EXCERPT: A Borrowed Dream by Amanda Cabot

Monthly Edition: 
Take a trip to Cimarron Creek in Amanda Cabot's latest inspirational historical romance, A Borrowed Dream! The town's schoolteacher, Catherine Whitfield, is heartbroken after the death of her mother. Catherine believes the town doctor was too excessive in his use of bleeding treatments, but nothing can bring her mother back and she knows she will never be able to trust a doctor again. 
 
Austin Goddard is new to Cimarron Creek and he's hiding his past to keep his daughter safe from a dangerous criminal. It doesn't take long for Catherine to light up his heart, but will Catherine stand by him when she learns that he's actually a surgeon?
 
We can't wait to find out, but until then, enjoy this excerpt! 
 
It was only a dream.
 
Catherine Whitfield fumbled with the lamp on her bedside table, taking a deep breath as light filled the room.  There was no reason to be upset.    
 
She swung her legs over the side of the bed and took another deep breath.  This was far from the first time she’d dreamed that she was in Paris, walking along the left bank of the Seine toward Notre Dame.  She’d had that dream many times over the years, but never before had it ended this way.  In the past, she had awakened with a smile on her face. Tonight …
 
Catherine took another breath, trying to calm the trembling of her hands as she opened her watch and stared at it.  Though she had thought it no later than midnight, it was already five a.m., only an hour earlier than she would normally rise.  While school did not begin until eight, pupils started straggling in by 7:30, and she needed to have the building open and warm before the first one arrived.
 
It was foolish to go back to bed.  With the memory of the dream reverberating through her brain, she’d never fall asleep.  She might as well get dressed.  Reaching for the skirt and shirtwaist she’d laid out the night before, she paused.  Was that the reason her dream had turned into a nightmare?  Was she distressed over the thought of putting away her mourning clothes so soon?  
 
Catherine shook her head as she fastened the last button.  Mama wouldn’t have expected her to wear black for a full year.  She knew that Catherine had loved her and that in her heart she would mourn her for far more than a year.  It was only the fact that others in Cimarron Creek might not be so progressive that had kept Catherine in unrelieved black for four months.  Her pupils would appreciate the white shirtwaist and the navy skirt.  
 
No, her clothing choice wasn’t the reason the dream had ended the way it did.  More likely it was the result of the stomach ailment that had plagued her all weekend.  She had thought she was fully recovered last night, but perhaps some of the illness had lingered.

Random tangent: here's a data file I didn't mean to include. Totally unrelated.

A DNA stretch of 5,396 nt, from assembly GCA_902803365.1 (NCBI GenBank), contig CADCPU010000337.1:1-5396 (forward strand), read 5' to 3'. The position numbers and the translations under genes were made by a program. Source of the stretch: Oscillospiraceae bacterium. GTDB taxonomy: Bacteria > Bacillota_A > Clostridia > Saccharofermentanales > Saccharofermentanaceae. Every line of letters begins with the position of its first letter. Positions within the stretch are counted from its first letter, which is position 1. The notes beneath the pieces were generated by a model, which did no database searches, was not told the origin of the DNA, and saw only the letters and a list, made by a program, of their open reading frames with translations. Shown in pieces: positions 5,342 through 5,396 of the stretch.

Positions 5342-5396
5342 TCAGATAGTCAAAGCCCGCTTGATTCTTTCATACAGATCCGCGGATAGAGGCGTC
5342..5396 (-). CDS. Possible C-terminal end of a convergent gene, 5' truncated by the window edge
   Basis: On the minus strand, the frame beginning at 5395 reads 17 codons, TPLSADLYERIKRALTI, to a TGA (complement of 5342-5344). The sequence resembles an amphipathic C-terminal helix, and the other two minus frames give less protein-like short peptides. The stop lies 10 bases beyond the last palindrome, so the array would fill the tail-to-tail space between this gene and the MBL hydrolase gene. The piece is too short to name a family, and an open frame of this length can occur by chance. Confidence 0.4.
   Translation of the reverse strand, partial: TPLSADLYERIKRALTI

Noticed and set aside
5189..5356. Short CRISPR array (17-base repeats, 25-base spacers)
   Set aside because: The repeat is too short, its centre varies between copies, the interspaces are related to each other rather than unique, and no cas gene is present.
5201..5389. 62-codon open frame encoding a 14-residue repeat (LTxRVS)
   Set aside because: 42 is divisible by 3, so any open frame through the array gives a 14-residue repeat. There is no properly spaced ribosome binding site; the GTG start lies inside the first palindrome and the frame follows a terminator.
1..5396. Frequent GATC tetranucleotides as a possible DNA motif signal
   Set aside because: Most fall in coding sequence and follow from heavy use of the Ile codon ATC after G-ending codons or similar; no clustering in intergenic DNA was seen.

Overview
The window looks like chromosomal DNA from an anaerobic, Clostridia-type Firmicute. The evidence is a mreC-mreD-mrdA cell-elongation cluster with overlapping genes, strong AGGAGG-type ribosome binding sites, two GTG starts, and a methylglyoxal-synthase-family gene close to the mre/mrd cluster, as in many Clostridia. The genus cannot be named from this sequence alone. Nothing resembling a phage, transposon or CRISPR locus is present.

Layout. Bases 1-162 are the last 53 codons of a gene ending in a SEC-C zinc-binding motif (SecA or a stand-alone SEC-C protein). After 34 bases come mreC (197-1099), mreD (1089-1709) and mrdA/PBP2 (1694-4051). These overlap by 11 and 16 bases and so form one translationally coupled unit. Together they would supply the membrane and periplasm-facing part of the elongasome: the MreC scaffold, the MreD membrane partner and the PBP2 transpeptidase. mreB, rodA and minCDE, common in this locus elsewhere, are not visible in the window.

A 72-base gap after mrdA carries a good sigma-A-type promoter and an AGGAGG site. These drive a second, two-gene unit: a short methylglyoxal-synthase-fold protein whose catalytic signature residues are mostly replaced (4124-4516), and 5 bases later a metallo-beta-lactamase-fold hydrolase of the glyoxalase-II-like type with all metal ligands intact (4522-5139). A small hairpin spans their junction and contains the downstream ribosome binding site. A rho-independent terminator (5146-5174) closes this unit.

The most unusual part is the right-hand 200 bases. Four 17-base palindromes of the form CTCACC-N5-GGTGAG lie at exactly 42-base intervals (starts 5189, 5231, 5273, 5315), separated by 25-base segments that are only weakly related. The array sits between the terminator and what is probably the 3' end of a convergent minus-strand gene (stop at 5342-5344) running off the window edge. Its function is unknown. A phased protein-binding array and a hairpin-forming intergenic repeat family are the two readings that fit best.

Catherine twisted her hair into a low chignon, forcing a smile to her lips.  She wouldn’t think about the dream.  Instead, she’d make breakfast, then spend the extra time at the schoolhouse, preparing for the week ahead.
 
She had just removed the grounds from the coffee when the kitchen door swung open.
 
“Are you all right, Catherine?”
 
She turned at the familiar voice, and for the first time since she’d wakened, she felt peace settle over her.  “I am now that you’re here,” she said as she hugged her early-morning visitor. 
 
Though Lydia Crawford Whitfield had been gone less than two weeks, Catherine had missed her more than she’d expected. From the day she’d arrived in Cimarron Creek, the pretty blonde who was now the sheriff’s wife had been Catherine’s bulwark, her confidante, the sister she had always wanted, and with her away visiting her husband’s family, Christmas had been dismal for Catherine.  The new year was supposed to have been better, but getting sick had not been an auspicious beginning, and then there was the dream.
 
Though Lydia settled into a chair while Catherine filled two cups with coffee, she kept her gaze fixed on Catherine.
 
“Tell me about your trip,” Catherine urged.  Lydia’s stories would help banish the memories that refused to be dislodged from Catherine’s brain.
 
Her friend shook her head.  “Not until I know you’re all right.  I woke this morning feeling that you needed me, and then Opal mentioned that you missed church yesterday,” Lydia said, referring to the woman who helped her run the town’s confectionary.
 
Catherine wasn’t surprised that Lydia’s partner had noticed her absence or that she’d reported it to Lydia. Even when the candy store wasn’t open, the Cimarron Creek grapevine was active. 
 
“I was sick all weekend,” she admitted. “I don’t know what it was, but I couldn’t keep anything in my stomach. Fortunately, I’m fine now.  I even managed to eat a bit of toast while the coffee was brewing.”
 
“You don’t look fine.  Are you sure you should go to school today?  You might still be contagious.”
 
“It’s not that.”  Catherine took a sip of the coffee, debating how much to tell her friend.  “I had a dream — more like a nightmare — and I can’t forget it.”
 
Will Catherine be able to move past her fears to a new future? Find out by pre-ordering your copy from one of these retailers: Amazon | B&N | iBooks | Kobo | Indiebound
 
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